During the early development and throughout the short history of green/conservation criminology, limited attention has been directed toward quantitative analyses of relevant environmental crime, law and justice concerns. While recognizing the importance of establishing a theory and terminology in the early stages of development, this book redresses this imbalance. The work features contributions that undertake empirical quantitative studies of green/conservation crime and justice issues by both conservation and green criminologists. The collection highlights the shared concerns of these groups within important forms of ecological crime and victimization, and illustrates the ways in which these approaches can be undertaken quantitatively. It includes quantitative conservation/green criminological studies that represent the work of both well-established scholars in these fields, along with studies by scholars whose works are less well-known and who are also contributing to shaping this area of research.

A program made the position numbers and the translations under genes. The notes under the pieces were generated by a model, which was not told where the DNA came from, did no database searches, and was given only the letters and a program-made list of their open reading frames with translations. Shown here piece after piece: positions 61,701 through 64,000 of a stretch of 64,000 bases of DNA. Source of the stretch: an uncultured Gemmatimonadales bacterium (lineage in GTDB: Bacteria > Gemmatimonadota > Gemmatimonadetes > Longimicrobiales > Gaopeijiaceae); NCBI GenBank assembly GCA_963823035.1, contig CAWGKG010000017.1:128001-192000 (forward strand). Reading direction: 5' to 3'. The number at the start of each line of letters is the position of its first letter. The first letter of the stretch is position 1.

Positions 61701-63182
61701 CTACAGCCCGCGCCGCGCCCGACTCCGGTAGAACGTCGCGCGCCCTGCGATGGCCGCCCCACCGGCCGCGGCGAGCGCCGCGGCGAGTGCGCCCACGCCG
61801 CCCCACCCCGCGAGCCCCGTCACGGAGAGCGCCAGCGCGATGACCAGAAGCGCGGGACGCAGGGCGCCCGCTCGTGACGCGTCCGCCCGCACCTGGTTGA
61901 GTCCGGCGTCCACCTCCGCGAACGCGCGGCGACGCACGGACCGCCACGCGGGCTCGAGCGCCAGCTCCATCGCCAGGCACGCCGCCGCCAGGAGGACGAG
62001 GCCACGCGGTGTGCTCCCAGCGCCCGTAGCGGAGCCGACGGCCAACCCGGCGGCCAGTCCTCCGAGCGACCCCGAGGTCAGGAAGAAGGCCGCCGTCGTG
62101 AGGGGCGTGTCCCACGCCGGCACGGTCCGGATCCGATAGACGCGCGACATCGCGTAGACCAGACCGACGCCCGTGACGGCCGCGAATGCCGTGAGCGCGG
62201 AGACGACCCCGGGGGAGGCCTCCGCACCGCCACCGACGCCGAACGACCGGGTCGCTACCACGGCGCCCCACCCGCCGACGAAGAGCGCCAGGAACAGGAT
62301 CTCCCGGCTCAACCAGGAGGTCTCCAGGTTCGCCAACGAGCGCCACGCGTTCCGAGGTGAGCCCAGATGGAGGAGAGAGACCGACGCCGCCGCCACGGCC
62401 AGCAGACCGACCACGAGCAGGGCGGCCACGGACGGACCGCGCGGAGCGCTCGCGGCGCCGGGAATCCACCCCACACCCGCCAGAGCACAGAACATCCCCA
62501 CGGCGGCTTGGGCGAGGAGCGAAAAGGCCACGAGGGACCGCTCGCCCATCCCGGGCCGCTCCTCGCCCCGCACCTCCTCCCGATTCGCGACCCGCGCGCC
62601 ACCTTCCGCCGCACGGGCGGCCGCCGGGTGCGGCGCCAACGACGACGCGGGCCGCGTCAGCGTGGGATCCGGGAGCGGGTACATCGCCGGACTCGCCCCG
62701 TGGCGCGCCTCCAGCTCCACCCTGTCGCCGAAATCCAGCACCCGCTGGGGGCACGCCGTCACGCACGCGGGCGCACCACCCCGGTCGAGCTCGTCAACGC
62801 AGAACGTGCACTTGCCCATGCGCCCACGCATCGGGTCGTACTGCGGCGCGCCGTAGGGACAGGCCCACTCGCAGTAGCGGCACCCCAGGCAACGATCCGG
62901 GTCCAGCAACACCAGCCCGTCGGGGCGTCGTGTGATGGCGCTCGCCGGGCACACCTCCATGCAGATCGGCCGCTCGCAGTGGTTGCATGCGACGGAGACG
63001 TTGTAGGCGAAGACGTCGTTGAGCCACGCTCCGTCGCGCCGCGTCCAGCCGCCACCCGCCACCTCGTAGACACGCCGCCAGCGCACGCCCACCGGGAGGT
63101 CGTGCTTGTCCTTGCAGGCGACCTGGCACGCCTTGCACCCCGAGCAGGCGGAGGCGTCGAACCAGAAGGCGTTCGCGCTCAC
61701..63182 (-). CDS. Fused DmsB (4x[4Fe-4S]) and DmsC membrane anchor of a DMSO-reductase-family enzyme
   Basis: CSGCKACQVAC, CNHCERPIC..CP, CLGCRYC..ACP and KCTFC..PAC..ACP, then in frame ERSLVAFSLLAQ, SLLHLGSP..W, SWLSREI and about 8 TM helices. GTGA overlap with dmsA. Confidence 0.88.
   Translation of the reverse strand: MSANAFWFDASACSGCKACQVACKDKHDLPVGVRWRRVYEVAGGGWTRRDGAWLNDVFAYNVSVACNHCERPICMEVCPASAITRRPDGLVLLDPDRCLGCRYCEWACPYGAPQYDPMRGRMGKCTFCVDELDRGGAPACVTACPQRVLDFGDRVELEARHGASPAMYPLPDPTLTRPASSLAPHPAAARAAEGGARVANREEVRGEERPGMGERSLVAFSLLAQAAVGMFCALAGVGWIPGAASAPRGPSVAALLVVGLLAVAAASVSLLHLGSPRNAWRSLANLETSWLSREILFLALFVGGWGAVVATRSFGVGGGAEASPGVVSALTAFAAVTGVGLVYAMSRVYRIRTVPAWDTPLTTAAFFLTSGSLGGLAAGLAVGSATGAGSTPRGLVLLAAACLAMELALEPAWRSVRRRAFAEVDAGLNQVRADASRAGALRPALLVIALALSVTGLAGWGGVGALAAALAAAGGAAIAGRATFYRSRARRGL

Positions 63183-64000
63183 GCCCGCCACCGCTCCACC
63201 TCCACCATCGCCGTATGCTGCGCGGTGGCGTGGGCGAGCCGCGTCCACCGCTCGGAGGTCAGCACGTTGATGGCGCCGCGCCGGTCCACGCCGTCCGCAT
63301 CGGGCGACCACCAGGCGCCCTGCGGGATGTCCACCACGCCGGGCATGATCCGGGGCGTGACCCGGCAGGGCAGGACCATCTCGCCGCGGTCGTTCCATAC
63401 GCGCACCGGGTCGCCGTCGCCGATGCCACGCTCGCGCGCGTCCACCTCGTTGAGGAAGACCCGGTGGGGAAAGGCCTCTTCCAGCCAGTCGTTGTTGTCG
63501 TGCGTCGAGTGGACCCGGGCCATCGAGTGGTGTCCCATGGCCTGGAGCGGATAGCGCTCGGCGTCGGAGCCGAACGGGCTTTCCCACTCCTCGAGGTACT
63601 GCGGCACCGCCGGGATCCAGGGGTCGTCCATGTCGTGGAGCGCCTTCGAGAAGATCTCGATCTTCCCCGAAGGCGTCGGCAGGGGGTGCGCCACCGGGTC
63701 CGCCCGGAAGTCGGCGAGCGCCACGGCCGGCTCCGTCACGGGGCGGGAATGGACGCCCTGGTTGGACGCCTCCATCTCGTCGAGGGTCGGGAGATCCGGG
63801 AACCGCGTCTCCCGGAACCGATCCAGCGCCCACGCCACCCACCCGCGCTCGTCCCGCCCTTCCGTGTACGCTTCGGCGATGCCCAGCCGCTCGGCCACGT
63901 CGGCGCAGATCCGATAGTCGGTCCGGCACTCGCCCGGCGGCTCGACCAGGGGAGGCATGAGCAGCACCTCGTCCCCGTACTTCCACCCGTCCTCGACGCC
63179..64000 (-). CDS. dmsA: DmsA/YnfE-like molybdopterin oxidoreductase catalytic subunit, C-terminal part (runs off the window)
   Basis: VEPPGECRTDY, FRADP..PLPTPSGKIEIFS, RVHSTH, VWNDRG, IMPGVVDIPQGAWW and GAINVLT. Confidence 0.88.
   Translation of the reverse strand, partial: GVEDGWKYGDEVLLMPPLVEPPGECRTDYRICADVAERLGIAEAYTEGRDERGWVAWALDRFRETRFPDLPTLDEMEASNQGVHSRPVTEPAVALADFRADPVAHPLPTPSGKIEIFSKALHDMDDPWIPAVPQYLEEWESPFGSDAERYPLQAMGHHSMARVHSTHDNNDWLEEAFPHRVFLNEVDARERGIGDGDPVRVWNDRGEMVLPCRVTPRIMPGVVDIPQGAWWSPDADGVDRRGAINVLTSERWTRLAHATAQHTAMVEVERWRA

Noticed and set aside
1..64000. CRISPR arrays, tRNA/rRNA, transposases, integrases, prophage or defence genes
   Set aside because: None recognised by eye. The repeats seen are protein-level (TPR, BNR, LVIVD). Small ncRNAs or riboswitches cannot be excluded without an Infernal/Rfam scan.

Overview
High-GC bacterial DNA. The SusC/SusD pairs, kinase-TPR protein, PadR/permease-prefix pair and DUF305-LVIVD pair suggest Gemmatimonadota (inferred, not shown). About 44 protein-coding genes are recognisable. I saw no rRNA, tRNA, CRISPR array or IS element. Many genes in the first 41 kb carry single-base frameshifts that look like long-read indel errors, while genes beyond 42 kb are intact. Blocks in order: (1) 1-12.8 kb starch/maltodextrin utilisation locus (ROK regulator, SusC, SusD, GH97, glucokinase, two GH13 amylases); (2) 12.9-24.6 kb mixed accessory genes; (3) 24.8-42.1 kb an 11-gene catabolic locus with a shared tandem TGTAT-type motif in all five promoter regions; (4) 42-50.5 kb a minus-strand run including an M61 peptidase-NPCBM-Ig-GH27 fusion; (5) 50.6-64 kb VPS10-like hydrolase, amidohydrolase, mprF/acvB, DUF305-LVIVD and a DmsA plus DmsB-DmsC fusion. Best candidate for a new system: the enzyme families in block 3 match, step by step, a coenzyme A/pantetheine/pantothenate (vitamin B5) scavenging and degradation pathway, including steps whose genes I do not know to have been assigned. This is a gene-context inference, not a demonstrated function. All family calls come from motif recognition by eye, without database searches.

The book presents a valuable contribution to the areas of Green and Conservation Criminology. It will appeal to academics and students working in these areas.

chapter 2|27 pages

The branches of green criminology

A bibliometric citation analysis 2000–2017

chapter 3|24 pages

What we “know”

A review of quantitative studies in green/conservation criminology

chapter 6|16 pages

Human-wildlife competition

Exploring human activities, environmental transformation, and mammalian species threat

chapter 10|15 pages

Waste crimes in Italy

An empirical exploration of their geographic distribution

chapter 12|15 pages

No longer Victorian children

Understanding green victimization through an analysis of victim impact statements